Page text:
Wednesday, October 1, 2014
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Rendell rips "three caucus" budget plan

Gov. Rendell today ripped a legislative budget proposal for being woefully short on revenue predictions and short-changing students and business development.

Rendell rips "three caucus" budget plan

"I do believe we can work this out. We´re very close on a spend number," Gov. Rendell said today at a press conference in the Capitol. He will meet with legislative leaders at the Governor´s Residence tomorrow night. (Associated Press/File Photo)
"I do believe we can work this out. We're very close on a spend number," Gov. Rendell said today at a press conference in the Capitol. He will meet with legislative leaders at the Governor's Residence tomorrow night. (Associated Press/File Photo)

Gov. Rendell today ripped a legislative budget proposal for being woefully short on revenue predictions and short-changing students and business development.

"It doesn't add up," said Rendell, who promised a swift veto if the bill presented Friday hits his desk. "It would be a disastrous budget for the citizens of the Commonwealth because of the damage to education and economic development."

But Rendell - at a press conference in the Capitol today, said he wants to give negotiations one last try and scheduled a meeting with legislative leaders at the Governor's Residence tomorrow night.

"I do believe we can work this out," he said. "We're very close on a spend number."

Senate leaders along with House Democrats unveiled a $27.9 billion budget proposal on Friday, that increases some limited taxes, such as an additional 25 cents a pack on cigarettes, and authorizes table games to cover a $3.2 billion deficit. The members of the bicameral conference committee are scheduled to vote on the plan Monday.

Rendell criticized the proposal for playing a shell game with education funds, adding the $300 million he sought but cutting $147 million from programs elsewhere in the education budget, such as accountability block grants that pay for pre-k and tutoring and allow smaller class sizes.

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He said the additional $74 million in cuts made in the Department of Community and Economic Development budget would jeopardize the state's chances for keeping Harley Davidson plant, which employs 2,600 people, in York. The company has threatened to relocate its motorcycle plant to another state and Rendell is trying to put together a package of incentives to keep it in Pennsylvania.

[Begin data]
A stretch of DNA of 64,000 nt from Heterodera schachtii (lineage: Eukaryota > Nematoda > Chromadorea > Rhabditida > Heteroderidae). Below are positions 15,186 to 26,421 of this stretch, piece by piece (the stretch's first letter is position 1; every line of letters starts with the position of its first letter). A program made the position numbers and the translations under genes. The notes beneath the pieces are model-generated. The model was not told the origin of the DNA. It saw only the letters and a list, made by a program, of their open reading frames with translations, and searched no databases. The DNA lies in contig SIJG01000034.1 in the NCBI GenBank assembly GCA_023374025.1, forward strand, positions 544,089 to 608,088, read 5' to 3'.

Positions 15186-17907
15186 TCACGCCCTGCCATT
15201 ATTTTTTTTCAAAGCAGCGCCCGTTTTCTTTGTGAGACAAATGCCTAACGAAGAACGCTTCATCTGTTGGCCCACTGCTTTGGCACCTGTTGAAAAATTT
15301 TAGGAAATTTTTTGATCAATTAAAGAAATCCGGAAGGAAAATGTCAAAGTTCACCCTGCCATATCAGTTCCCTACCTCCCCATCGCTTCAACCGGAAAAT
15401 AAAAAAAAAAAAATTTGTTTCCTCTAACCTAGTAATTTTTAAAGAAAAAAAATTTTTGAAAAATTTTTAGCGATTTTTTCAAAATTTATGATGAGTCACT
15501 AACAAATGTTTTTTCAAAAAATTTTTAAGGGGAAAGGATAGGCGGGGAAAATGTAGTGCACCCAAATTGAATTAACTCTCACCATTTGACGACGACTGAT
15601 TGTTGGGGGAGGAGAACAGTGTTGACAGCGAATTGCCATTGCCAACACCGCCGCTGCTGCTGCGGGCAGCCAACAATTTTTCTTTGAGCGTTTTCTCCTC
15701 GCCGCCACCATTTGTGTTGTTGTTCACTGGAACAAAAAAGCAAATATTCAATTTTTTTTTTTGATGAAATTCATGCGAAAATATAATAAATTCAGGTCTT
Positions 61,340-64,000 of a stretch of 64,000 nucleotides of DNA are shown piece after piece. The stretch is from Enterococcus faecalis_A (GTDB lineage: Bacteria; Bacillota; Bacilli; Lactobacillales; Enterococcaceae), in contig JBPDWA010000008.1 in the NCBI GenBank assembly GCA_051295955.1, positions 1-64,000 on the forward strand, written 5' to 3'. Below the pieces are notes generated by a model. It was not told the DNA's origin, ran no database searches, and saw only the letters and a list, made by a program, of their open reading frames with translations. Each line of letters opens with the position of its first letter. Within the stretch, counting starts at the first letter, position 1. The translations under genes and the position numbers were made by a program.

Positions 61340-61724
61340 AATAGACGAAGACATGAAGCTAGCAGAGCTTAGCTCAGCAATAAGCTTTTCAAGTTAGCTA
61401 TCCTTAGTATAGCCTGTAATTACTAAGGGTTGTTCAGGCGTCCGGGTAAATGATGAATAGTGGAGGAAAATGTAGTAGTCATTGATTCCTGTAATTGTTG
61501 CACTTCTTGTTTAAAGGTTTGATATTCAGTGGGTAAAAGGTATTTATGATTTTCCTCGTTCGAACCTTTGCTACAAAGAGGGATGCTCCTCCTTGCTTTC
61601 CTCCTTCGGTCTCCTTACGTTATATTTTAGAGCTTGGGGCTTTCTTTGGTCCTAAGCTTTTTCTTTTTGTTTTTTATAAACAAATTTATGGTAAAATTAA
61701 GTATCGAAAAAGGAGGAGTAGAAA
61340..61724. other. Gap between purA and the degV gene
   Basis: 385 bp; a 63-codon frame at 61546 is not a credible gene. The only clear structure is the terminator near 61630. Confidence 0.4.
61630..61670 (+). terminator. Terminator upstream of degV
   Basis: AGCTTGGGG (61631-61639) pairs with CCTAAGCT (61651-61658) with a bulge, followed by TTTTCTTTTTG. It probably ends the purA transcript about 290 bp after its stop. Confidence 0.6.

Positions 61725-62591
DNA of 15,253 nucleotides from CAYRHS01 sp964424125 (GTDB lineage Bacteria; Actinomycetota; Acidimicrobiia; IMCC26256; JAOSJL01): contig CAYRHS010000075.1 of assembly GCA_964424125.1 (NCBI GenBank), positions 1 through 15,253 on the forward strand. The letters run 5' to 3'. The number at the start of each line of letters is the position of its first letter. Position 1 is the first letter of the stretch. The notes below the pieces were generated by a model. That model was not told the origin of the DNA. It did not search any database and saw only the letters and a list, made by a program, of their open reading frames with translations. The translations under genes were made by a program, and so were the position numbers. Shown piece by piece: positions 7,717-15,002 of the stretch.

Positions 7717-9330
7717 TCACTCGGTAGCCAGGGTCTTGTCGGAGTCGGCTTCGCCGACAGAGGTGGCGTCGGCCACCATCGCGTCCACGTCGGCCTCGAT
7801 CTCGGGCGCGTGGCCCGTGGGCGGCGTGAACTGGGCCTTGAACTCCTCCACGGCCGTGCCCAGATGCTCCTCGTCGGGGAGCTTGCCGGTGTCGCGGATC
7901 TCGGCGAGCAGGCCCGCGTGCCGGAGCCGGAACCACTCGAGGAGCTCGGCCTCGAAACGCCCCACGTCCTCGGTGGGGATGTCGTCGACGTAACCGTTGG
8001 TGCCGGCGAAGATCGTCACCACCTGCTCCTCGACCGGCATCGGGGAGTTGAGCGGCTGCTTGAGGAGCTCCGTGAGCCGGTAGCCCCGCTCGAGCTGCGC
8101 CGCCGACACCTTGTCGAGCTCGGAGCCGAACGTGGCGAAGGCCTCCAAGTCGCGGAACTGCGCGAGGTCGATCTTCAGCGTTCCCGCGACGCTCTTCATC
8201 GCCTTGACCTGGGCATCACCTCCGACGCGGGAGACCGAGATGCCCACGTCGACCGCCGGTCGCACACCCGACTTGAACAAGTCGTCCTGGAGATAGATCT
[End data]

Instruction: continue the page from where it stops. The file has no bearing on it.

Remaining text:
He went on to criticize virtually all the revenue projections, including leasing more state land for natural gas drilling and instituting tax amnesty, for being far short of his and others' estimates and said it would lead to a $1 billion deficit next year.

Rendell called "ludicrous" the $100 million first-year estimate on increased limits on small games of chance and a tax on the games. He said his figure is closer to $4 million.

The only revenue source estimate he viewed as accurate was the $200 million expected to come from the authorizing of table games because the casino license fees would come in the form of up-front payments.

Rendell also disputed the proposal's growth projection of .81 percent, saying his budget office is projecting zero growth next year.

"We had to make tax increases that were painful and debilitating service cuts," said Rendell. "If you think that's bad, wait till next year."

A spokesman for Senate Republicans contends the revenue projections in the plan are on target and accused Rendell of holding out for additional taxes.

"We are confident in the accuracy of the revenue projections made by the three caucuses involved in this bipartisan agreement," said spokesman Erik Arneson. "No one has more reason to be concerned about the accuracy of those numbers than the legislature – all of the House and half of the Senate are up for election next year. The governor is alone in thinking that more taxes are needed to support this spending plan."

Rendell said if the legislature overrides his veto it would be fiscally irresponsible and politically dangerous. He said he believes the result will be a tax increase in an election year.

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About this blog

Commonwealth Confidential gives you regularly updated coverage of the state legislature, the governor and the workings of the state bureaucracy. It is written by Angela Couloumbis and Amy Worden in the Inquirer's Harrisburg bureau, based right in the statehouse, and by the newspaper's far-flung campaign reporters.



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